Sheriff reports retaining law enforcement personnel increasingly difficult

Published 1:50 pm Monday, December 14, 2020

By Neil B. McGahee

Managing Editor

 

After recognizing retiring Crisp County Commissioner Wallace Mathis for his 18 years of service, the commission heard from Sheriff Billy Hancock about the problems he is having keeping qualified people on staff.

“In the last six months,” Hancock said. “We have lost three individuals, all 27-28 years old who have gotten out of law enforcement to go into the private sector

“Keeping law enforcement personnel has gotten to be a tough job. We are seeing young people leave either because it’s not the job they thought it was or families have put pressure to them to look elsewhere or to retire. Five years ago, I had five people per shift working in the detention center, now it’s down to four, so we have to move people around which puts us short staffed in the detention center.

“On a good note, I have been able to renegotiate the federal contract for housing federal inmates and I have a check to the county for $130,000 for one months stay.”
Hancock reported a decrease in the jail population — an average of 206 a day compared with 227 last year — and no positive COVID results in the jail.

And thanks for the Christmas bonuses,” he said.

County Manager Clark Harrell reported the county received a $787,481 Community Development Block Grant (CDBG) from the Georgia Department of Community Affairs, to improve streets and drainage in the Meadow Park subdivision.

In other business, the commission:

  • Approved liquor beer and wine sales by Blackshear Beverages LLC
  • Learned the 2020 Local Maintenance & Improvement Grant (LMIG) project is complete and the 2021 LMIG paving list is ready The last project cost $191,600 per mile and there is no expectation it will be any less next time.
  • Harrell said he is trying to work on a trash problem initiative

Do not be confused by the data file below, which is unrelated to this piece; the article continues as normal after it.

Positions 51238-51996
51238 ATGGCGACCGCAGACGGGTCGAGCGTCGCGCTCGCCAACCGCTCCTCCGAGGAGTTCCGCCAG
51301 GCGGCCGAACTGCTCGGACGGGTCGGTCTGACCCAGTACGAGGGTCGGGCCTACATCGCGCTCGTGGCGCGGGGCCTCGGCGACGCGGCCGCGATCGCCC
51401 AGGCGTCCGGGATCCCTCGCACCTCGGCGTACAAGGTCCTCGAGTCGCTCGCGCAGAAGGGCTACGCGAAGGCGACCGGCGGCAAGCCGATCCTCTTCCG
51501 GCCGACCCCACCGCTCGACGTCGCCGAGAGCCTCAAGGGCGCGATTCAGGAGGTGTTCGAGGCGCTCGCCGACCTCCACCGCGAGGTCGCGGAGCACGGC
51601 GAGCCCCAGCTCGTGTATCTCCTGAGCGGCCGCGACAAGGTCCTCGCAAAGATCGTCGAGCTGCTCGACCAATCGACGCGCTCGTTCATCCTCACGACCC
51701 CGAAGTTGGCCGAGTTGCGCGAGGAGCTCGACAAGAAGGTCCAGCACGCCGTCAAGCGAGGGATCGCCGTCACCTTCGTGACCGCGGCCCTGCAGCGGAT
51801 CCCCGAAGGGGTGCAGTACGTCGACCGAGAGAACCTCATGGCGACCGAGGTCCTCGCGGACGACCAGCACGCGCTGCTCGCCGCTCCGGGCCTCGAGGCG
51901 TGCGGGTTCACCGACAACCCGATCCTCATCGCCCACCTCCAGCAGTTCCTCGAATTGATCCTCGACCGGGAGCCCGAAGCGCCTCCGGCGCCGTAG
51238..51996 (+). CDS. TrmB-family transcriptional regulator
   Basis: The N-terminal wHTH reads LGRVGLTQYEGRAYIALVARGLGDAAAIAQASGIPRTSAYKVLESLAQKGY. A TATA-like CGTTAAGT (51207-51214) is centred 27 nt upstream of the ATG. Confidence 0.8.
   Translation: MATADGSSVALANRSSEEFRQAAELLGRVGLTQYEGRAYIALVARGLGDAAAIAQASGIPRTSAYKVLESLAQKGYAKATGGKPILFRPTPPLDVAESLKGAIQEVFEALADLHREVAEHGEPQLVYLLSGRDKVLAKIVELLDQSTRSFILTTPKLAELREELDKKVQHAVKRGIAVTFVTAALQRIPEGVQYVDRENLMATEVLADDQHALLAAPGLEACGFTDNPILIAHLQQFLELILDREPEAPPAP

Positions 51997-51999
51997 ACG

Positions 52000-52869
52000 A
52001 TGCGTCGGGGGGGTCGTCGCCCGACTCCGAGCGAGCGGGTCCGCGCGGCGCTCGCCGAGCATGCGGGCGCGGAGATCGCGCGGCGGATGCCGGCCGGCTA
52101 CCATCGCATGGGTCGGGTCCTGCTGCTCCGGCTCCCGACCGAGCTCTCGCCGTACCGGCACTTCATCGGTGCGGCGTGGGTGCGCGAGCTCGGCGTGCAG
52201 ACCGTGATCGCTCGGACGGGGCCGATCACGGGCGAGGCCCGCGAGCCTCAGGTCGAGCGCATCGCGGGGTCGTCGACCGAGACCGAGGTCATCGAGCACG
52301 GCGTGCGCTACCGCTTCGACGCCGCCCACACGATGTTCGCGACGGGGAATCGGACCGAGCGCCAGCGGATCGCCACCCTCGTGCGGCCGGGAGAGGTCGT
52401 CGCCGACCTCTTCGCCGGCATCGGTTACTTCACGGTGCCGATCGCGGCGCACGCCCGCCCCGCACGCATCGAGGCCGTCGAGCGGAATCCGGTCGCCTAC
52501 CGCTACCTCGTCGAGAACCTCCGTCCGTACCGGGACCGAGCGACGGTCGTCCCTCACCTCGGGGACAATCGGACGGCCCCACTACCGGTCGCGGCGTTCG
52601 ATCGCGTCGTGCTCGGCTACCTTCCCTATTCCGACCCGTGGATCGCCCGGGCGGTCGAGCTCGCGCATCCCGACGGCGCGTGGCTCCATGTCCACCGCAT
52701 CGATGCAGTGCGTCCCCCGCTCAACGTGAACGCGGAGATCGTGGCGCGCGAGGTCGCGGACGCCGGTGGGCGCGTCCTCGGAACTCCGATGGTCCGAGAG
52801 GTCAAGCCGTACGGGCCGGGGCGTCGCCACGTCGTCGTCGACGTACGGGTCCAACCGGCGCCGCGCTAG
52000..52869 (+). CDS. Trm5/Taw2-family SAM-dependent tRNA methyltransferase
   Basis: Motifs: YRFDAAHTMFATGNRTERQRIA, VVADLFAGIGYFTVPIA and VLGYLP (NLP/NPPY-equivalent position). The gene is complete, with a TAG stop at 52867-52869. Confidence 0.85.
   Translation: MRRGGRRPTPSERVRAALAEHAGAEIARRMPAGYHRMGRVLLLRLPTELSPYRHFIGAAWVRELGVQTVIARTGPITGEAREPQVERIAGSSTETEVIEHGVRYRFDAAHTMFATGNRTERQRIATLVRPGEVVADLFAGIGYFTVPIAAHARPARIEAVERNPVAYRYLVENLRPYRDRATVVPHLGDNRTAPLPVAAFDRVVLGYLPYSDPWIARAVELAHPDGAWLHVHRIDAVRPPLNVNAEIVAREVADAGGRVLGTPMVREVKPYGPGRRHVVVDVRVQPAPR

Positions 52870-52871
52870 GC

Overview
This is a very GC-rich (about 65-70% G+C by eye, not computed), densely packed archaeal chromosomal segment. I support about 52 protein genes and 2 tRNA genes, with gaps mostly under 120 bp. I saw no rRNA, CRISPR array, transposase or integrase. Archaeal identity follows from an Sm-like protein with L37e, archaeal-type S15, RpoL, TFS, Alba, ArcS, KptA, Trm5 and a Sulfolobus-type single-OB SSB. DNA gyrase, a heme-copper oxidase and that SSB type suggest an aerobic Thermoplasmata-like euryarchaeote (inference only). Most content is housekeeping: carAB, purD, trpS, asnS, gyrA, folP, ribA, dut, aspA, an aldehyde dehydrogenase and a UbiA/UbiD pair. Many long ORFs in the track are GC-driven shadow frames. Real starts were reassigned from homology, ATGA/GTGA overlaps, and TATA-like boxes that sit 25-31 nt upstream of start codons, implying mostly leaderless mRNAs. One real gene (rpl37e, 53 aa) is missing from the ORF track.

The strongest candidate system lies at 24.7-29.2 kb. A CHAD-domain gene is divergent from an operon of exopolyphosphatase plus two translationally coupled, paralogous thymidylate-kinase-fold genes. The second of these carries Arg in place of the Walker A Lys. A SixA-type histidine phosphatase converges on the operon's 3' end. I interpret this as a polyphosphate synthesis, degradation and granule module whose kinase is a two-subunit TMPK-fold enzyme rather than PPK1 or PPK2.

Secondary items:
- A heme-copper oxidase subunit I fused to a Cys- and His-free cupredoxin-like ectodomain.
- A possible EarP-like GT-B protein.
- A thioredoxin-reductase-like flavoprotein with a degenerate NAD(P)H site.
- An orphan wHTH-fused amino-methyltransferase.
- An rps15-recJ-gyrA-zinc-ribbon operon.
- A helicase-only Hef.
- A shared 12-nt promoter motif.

• He also said the county web site is very dated and recommended it be updated to be more user friendly.
  • Learned that Commissioner–elect Mark Crenshaw will be sworn in in mid-December as soon as Judge Holloway receives the paperwork from the state department.
  • Learned that Brock Road is now open and the $1.2 million bridge paid for by the GDOT Federal Impact Program is complete

The Crisp County Board of Commissioners meets the second Tuesday of each month at 9 am at the Crisp County Government Center.

 

 

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Beal-Shephard tries to weather the storm over City HallBy Neil B. McGahee Managing Editor Cordele City Commissioner Vesta Beal-Shephard was elected in 2001 to represent the people of Ward One. By all accounts, she has done a very good job of relating to the citizens living in her ward. Recently, however, a dark cloud has settled over City Hall. From the first day of his term, newly-elected commission chairman Joshua Antwan Deriso began taking verbal snipes on social media at some of the other commissioners. Shephard says she just ignored it at first but on April 9, Deriso posted on Facebook “…It was much anticipated for Comm. Rainey to be against change. Comission (sp) Shephard fights against me the hardest…does not know much about government at all…She needs to be voted out next year 2023.” A few days later, he posted live saying …“I am totally over the games, the political stuff…a lot of people want to make what I said about Commissioner Shephard something about disagreement with Commissioner Shephard. It was her ignorance and short-sightedness…not able to understand what we can do as a government. “When there were people in charge that didn’t look like us…white people… she didn’t question anything. Since I became chairman, she has blocked everything…you don’t know what you are doing; you don’t know what you are talking about.” Shephard winces as she listens to Deriso. “I don’t do drama and I don’t do pettiness,” she said. “I refute everything he has said about me. I’m not angry with Josh; I am somewhat disturbed that he has targeted me, a citizen of Cordele; a black female…he accused me of loving white folks. Well I do love white folks, and brown folks and black folks — Haitian, Jamaican, Indian, Cuban, Mexican — I have no discrimination to anyone. My job is to facilitate for people in this ward and when I vote, I vote my conviction.” Shephard said she doesn’t know why Deriso has such hard feelings against her. “It’s so sad, I have to say that I never saw it coming,” she said. ”But I have to voice my opinion.” But one sad thing has evolved from this. “This is the first time I have been discriminated against by a fellow commissioner,” she said. “I used to invite people to my home if they had a problem. But I had to stop that. If you want to meet with me, we will have to go to a public area or to my office at city hall. I am going to keep my distance for the simple reason that I don’t want to endanger myself.